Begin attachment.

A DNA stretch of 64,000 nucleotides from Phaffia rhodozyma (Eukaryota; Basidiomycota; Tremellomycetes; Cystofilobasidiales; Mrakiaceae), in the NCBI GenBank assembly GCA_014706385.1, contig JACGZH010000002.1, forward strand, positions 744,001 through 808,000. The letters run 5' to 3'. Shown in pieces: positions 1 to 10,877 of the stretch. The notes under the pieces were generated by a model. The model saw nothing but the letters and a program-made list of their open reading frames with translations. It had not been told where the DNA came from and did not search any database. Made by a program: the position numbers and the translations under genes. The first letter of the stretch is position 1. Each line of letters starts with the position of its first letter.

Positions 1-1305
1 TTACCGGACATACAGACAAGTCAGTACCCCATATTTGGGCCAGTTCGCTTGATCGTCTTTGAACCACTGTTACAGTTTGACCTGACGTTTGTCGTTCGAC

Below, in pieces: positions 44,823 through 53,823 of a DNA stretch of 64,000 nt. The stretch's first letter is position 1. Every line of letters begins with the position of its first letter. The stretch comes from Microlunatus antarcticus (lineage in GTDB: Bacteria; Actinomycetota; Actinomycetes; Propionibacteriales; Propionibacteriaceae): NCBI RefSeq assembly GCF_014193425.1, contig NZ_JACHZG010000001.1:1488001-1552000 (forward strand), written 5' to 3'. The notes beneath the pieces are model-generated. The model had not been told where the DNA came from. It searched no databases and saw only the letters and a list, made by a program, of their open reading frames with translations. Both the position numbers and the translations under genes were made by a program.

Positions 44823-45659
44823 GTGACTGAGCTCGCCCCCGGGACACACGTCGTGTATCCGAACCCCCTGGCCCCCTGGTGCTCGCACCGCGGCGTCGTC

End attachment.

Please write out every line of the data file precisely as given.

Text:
A DNA stretch of 64,000 nucleotides from Phaffia rhodozyma (Eukaryota; Basidiomycota; Tremellomycetes; Cystofilobasidiales; Mrakiaceae), in the NCBI GenBank assembly GCA_014706385.1, contig JACGZH010000002.1, forward strand, positions 744,001 through 808,000. The letters run 5' to 3'. Shown in pieces: positions 1 to 10,877 of the stretch. The notes under the pieces were generated by a model. The model saw nothing but the letters and a program-made list of their open reading frames with translations. It had not been told where the DNA came from and did not search any database. Made by a program: the position numbers and the translations under genes. The first letter of the stretch is position 1. Each line of letters starts with the position of its first letter.

Positions 1-1305
1 TTACCGGACATACAGACAAGTCAGTACCCCATATTTGGGCCAGTTCGCTTGATCGTCTTTGAACCACTGTTACAGTTTGACCTGACGTTTGTCGTTCGAC

Below, in pieces: positions 44,823 through 53,823 of a DNA stretch of 64,000 nt. The stretch's first letter is position 1. Every line of letters begins with the position of its first letter. The stretch comes from Microlunatus antarcticus (lineage in GTDB: Bacteria; Actinomycetota; Actinomycetes; Propionibacteriales; Propionibacteriaceae): NCBI RefSeq assembly GCF_014193425.1, contig NZ_JACHZG010000001.1:1488001-1552000 (forward strand), written 5' to 3'. The notes beneath the pieces are model-generated. The model had not been told where the DNA came from. It searched no databases and saw only the letters and a list, made by a program, of their open reading frames with translations. Both the position numbers and the translations under genes were made by a program.

Positions 44823-45659
44823 GTGACTGAGCTCGCCCCCGGGACACACGTCGTGTATCCGAACCCCCTGGCCCCCTGGTGCTCGCACCGCGGCGTCGTC